PaperBackSwap Blog


Mystery Monday – Unholy Dying

Unholy Dying by R. T. Campbell

 

Review by Matt B. (BuffaloSavage)

 

The twist in this 1945 murder mystery is that no suspect has an alibi. When geneticist Ian Porter, disliked by fellow scientists and research assistants alike, is found murdered most foul at a learned convention, plant physiologist John Stubbs is determined to find the perp and clear his nephew, Andrew Blake.

The star is Professor Stubbs. He frequently quaffs beer lest he become dehydrated, eats with no regard to caloric intake, smokes a disgusting pipe, and speaks like a character out of Dickens. His high spirits, eccentricity, and flowery way with words are mostly amusing and engaging. But in the last quarter or so of the book, the reader is reminded of the New Yorker cartoon in which the wife takes the husband aside at a party and advises, “Would you please stop being so ‘larger than life.’”

Author Campbell was a poet, but he has realistic insight into the rivalries and enmities among scientists, who are ever mindful that credit for generating knowledge be assigned to the correct expert, especially if they are the expert.  The university setting and atmosphere of competitiveness and adversarial challenge ring true, especially for readers who are experienced with principle investigators who are determined to generate knowledge, establish reputations, and attract grants.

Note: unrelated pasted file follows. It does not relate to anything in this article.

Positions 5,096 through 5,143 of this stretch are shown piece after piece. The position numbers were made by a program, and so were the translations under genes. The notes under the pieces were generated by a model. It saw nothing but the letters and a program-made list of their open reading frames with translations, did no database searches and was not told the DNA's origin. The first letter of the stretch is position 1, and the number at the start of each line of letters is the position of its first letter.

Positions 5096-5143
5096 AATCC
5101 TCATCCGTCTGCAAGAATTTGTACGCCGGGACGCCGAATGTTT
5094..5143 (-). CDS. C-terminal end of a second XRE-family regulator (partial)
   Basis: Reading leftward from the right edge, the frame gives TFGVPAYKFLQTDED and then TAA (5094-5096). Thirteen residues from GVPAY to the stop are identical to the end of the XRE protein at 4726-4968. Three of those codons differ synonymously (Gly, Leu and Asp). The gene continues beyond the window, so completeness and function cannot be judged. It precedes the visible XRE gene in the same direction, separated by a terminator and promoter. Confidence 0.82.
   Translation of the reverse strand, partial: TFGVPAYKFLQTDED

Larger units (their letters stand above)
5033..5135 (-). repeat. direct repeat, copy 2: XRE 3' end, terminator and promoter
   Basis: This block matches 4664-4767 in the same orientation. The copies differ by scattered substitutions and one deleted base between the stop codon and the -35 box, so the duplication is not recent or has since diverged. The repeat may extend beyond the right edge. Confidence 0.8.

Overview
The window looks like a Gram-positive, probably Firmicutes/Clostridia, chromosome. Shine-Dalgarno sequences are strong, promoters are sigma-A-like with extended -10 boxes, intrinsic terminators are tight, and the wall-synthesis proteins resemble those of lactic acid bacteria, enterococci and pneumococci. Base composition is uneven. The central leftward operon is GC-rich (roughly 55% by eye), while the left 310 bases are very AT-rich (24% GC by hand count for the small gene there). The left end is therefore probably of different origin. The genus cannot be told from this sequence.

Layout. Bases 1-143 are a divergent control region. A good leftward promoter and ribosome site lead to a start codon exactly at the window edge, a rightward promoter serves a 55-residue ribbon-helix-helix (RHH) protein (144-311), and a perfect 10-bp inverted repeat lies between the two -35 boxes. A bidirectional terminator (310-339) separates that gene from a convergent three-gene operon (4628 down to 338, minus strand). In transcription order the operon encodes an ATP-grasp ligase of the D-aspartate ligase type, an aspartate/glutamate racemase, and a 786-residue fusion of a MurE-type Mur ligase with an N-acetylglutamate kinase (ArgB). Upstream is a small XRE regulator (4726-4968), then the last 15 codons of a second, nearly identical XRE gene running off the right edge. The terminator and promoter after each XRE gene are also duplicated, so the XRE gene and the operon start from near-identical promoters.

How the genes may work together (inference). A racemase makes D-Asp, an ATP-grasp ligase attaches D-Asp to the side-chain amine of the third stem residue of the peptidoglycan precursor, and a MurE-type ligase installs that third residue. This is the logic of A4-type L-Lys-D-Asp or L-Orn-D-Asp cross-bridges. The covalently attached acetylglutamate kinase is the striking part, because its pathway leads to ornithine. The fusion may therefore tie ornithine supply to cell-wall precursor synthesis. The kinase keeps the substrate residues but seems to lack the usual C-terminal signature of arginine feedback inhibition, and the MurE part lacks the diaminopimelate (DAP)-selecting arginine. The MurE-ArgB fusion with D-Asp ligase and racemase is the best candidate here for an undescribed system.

Campbell’s next book was Bodies in a Bookshop. It starred Stubbs too, and the narrator was another young associate, Max Boyle. In Unholy Dying, the young narrator Andrew Blake tells the story in the first person in parts one and three.

Whodunnit writers have a long tradition of poking fun at their own genre. Affectionate jibes are sent the way of John Dickson Carr, with Stubbs reading Carr’s “impossible murder” mysteries to clear out his brain. Readers that like Edmund Crispin and Rex Stout’s beer-drinking amateur detectives will like Stubbs too. Readers that enjoy careful, literate, and entertaining  use of language will be reminded of Nicholas Blake, Michael Innes , and Patricia Wentworth.

Bodies in a Bookshop is pretty easy to find at PBS, but Unholy Dying will have to go on your Wish List. Good luck.

 

You can read Matt’s review of  Bodies in a Bookshop here: LINK

Tags: , ,

Leave a Reply